You should clean the area around your eyes as instructed by your nurse or surgeon.  Avoid applying eye make-up until a couple of days after the stitches have been removed, or as advised.

You can normally read or watch television within a few days.  You won’t be able to wear contact lenses for at least two weeks and they may feel uncomfortable for a while after that.

You must follow your surgeon’s advice about driving and returning to work.  Most people go back to work after a two weeks or so.  You must not try to drive until you can see normally again.  Please contact the hospital if you develop any of the following symptoms:

·    Increasing pain

·    Bleeding that does not stop within 10 to 15 minutes

·    Blurred vision that lasts more than three to four days

What are the risks?

Blepharoplasty is a commonly performed and generally safe operation.  However all surgery carries an element of risk.  This can be divided into the risk of side-effects and the risk of complications.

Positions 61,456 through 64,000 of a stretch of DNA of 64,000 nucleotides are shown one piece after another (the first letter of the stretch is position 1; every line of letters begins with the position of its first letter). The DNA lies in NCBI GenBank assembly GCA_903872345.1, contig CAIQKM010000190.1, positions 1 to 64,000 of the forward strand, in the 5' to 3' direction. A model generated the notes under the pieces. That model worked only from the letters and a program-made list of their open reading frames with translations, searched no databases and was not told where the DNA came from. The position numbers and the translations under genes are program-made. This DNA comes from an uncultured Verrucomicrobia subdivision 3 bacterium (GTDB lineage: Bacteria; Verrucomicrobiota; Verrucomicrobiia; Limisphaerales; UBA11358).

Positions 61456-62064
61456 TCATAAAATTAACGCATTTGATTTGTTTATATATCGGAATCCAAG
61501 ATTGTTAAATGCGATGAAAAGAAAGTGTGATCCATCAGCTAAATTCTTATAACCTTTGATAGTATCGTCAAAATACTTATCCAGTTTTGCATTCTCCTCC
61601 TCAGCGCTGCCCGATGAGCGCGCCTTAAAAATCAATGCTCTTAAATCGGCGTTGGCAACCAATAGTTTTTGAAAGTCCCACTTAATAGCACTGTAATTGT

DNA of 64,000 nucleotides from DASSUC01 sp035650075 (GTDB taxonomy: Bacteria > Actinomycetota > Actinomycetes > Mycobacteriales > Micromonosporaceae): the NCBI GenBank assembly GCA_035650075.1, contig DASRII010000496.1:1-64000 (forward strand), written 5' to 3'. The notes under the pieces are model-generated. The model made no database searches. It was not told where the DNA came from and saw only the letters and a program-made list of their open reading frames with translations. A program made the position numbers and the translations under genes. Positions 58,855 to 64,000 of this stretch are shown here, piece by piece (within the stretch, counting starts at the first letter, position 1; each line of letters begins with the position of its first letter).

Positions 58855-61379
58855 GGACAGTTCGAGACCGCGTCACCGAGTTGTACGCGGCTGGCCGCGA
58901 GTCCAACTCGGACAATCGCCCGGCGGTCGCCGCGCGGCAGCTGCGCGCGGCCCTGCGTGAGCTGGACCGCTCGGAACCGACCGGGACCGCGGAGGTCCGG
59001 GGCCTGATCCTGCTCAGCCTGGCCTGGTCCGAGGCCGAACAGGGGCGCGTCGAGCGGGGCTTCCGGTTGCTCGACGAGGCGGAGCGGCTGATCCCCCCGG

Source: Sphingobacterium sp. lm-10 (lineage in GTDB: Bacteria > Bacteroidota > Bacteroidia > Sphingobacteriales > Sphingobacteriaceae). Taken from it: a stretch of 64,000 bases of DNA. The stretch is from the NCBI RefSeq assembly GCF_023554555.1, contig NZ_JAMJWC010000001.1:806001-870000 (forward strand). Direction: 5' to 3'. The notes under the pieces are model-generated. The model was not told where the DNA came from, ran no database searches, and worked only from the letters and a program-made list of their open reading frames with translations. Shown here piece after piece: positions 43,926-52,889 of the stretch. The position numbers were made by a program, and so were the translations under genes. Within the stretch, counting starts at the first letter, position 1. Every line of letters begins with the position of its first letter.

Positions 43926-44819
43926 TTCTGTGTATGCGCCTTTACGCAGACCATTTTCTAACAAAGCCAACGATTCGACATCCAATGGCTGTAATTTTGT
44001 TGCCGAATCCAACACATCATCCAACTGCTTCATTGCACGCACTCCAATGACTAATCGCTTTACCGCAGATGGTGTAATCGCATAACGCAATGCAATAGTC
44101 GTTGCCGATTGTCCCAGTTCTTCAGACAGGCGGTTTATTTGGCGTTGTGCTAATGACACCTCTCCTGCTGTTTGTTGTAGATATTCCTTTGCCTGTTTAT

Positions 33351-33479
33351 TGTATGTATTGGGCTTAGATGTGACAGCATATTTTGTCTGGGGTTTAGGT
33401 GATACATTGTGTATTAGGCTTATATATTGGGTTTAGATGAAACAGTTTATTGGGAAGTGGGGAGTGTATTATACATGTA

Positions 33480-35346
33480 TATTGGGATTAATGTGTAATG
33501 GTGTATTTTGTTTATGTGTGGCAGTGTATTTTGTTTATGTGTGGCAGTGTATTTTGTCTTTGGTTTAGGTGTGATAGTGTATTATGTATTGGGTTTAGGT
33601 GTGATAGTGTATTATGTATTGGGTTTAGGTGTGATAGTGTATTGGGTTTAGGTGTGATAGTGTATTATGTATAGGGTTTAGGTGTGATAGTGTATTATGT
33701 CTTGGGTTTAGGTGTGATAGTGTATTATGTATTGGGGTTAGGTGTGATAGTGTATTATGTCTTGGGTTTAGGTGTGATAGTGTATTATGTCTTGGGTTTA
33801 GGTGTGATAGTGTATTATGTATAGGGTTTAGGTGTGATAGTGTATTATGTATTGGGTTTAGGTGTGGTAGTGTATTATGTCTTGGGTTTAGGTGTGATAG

These are the unwanted but mostly temporary effects of a successful treatment.  An example of a side-effect is feeling sick as a result of the anaesthetic or painkillers.

Specific side-effects of blepharoplasty include soreness around your eyes that can be helped by taking painkillers.

You should expect to have bruising and swelling for up to three weeks after the operation.  This might make your eyes feel tight and difficult to close when you go to sleep.  Your eyes may also feel sticky, dry and itchy for the first week.  For some people they become watery for a few weeks.  Other side-effects include double or blurred vision for a few days and sensitivity to light for a few weeks.